Uncommon Asbestos Applications in the Past
Throughout most of the 20th century, asbestos was a popular building material that became standard in manufacturing, industrial industry, and in many households. Today, when we think of asbestos, we might imagine insulation, siding, roofing, and vinyl floor tiles as common asbestos applications. However, because of its appearance, sound proofing, and heat resistant capabilities, asbestos was applied in some unique ways over the years.
Pianos, player pianos, organs
Asbestos can be found in some piano padding, and some experts believe that asbestos millboard was used for some component parts for pianos made in more humid climates where damp environments can negatively impact the quality and sound of a piano. Felt used to dampen the piano key hammer may also have contained asbestos. Insulation used may have contained vermiculite, a substance that is not a carcinogen, but has a history of containing asbestos fibers. While asbestos is no longer used in this type of application today, those that own particularly old piano models might be at risk for asbestos exposure if the piano is undergoing a restoration process.
In order to make surgical thread stronger and more flexible, asbestos was added to the thread shortly after WWII. A stronger more durable thread meant that it could be used in more serious surgical procedures that involved repairing more delicate areas of the body such as the heart and the lungs. It’s hard to believe that asbestos containing surgical thread was used in such close proximity to the lung, given what we know today about the lung problems caused specifically by asbestos exposure.
From film stunts to fake snow, asbestos was a common prop in the film industry, especially around the Golden Age of the movie business. Classics such as White Christmas and The Wizard of Oz used asbestos for fake snow. The white fibers were light and delicate and most importantly, looked real on the screen. In stunts that involved fire, asbestos was used on the set and in body suits because of its fire resistant qualities.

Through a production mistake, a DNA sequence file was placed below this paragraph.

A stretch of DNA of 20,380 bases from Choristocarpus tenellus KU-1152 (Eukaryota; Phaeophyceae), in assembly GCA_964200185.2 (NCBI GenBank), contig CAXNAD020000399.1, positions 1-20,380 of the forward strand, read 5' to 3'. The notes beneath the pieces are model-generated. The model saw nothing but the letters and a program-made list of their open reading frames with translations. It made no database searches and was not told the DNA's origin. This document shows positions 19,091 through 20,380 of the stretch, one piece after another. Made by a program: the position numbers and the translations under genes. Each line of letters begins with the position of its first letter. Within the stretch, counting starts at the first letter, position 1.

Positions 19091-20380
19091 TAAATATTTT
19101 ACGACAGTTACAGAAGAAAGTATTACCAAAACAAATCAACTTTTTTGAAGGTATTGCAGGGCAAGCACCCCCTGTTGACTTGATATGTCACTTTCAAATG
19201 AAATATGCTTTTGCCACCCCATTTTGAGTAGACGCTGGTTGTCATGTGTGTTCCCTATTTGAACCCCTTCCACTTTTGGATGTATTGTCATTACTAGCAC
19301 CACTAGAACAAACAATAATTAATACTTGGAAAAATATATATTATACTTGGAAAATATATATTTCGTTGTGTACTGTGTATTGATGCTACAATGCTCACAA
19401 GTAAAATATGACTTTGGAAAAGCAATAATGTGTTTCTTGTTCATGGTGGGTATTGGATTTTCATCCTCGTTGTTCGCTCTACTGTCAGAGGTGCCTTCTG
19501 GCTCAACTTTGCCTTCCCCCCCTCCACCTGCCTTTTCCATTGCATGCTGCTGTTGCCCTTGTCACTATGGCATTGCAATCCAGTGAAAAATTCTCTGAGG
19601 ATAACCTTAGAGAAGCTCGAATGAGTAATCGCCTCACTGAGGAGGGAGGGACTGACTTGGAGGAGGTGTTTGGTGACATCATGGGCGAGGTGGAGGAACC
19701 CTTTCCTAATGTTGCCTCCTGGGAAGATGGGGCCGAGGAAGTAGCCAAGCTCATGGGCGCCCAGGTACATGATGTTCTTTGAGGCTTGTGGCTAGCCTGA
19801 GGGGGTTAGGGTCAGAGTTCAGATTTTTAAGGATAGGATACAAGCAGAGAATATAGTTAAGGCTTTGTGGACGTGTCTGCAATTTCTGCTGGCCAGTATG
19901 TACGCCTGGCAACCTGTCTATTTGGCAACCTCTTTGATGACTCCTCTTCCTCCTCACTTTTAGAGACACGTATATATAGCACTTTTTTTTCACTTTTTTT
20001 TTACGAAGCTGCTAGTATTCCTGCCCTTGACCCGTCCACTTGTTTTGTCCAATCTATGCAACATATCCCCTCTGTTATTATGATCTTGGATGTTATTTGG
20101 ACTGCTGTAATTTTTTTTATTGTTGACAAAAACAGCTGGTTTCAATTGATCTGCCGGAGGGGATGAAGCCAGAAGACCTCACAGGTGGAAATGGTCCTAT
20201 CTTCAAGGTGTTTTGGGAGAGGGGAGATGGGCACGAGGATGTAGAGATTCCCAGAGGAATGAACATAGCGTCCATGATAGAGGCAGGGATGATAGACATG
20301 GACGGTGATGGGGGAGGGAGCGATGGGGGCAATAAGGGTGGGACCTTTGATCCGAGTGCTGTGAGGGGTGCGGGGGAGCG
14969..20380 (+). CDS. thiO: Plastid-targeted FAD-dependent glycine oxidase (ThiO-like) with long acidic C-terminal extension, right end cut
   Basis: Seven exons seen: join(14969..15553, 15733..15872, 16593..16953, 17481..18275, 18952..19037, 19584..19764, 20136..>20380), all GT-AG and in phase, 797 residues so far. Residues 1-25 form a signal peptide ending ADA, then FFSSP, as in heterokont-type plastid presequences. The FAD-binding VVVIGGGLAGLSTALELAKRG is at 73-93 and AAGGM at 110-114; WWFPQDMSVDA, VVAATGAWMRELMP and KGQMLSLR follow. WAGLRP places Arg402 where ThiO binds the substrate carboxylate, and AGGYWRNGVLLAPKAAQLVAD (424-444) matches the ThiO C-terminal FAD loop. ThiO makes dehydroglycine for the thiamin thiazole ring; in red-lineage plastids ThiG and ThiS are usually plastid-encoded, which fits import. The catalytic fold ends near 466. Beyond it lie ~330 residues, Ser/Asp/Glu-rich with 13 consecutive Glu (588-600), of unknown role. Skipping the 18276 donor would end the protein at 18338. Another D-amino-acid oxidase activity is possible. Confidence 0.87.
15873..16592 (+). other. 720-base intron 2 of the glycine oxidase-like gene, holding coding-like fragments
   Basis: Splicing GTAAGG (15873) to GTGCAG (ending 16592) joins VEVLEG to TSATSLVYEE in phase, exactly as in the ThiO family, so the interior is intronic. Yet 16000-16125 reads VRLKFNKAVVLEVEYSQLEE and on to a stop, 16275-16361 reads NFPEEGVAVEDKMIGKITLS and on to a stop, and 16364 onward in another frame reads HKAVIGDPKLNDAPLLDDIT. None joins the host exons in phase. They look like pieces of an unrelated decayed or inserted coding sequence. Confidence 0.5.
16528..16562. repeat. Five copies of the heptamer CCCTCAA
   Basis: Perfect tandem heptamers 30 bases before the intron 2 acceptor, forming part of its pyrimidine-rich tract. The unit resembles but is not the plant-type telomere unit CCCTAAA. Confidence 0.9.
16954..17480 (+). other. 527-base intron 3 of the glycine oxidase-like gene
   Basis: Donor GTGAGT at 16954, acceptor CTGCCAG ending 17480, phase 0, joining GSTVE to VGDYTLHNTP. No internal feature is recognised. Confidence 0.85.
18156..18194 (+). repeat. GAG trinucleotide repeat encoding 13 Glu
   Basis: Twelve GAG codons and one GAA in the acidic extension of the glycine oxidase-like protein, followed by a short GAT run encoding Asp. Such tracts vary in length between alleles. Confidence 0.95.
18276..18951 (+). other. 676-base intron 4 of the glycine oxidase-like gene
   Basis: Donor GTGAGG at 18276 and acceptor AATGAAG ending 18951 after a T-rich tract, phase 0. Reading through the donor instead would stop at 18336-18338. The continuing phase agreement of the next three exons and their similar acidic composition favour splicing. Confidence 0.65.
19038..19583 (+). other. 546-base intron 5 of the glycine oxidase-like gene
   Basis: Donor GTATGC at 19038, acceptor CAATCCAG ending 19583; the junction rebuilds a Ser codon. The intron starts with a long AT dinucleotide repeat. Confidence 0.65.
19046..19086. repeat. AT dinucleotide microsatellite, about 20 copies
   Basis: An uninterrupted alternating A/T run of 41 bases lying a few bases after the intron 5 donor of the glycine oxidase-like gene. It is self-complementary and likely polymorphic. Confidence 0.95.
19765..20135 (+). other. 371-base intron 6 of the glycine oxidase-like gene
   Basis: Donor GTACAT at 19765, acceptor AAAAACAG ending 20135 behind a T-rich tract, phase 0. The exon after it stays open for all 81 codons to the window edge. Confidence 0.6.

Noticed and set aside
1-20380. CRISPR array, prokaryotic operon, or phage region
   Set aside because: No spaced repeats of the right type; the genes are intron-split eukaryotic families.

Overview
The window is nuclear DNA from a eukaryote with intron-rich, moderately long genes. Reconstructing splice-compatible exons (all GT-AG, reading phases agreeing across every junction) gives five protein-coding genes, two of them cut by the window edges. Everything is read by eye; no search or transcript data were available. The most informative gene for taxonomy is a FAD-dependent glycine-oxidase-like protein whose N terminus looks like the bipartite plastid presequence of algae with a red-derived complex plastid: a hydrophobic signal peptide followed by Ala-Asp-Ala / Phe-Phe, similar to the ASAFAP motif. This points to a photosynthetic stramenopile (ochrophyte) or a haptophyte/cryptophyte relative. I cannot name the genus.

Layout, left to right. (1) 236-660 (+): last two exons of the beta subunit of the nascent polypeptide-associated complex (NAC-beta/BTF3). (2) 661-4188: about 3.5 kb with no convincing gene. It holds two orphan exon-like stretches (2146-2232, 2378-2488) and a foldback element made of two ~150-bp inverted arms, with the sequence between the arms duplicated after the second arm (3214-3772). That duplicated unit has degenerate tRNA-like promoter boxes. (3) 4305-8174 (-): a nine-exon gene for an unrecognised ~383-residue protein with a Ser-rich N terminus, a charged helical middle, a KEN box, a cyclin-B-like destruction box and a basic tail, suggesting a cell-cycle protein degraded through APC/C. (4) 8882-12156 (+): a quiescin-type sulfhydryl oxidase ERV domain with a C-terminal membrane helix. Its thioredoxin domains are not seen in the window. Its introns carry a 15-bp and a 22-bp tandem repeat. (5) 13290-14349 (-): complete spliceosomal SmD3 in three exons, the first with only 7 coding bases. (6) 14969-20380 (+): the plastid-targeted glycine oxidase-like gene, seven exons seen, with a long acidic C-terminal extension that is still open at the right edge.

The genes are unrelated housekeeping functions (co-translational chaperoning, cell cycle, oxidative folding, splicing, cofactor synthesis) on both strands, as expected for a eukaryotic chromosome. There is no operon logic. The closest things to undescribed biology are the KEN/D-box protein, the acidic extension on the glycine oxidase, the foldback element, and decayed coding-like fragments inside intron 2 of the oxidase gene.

You may not think about the common household light bulb as a source for asbestos exposure, but years ago asbestos was used in many electrical manufacturing companies. While it is rare to find asbestos in light bulbs today, older light bulbs, light fixtures, special purpose lamps, and fragrance dispensers may have contained asbestos at some point in time. The interior of the bulbs in some bulb bases for mounting may have contained an asbestos-cement mix. It’s more common to find asbestos in light bulbs that are designed for outdoor use. Westinghouse, one of the largest and most successful electric companies in the United States, exposed their workers to asbestos through the manufacturing of light bulbs.
If you are suffering from an asbestos-related illness and are unsure if you have ever been exposed, contact the attorneys at Goldberg, Persky & White, P.C. Learn more about our law firm’s asbestos experience, our mesothelioma attorneys, or our Ask an Asbestos Attorney for answers to common questions. Feel free to contact us directly for more information.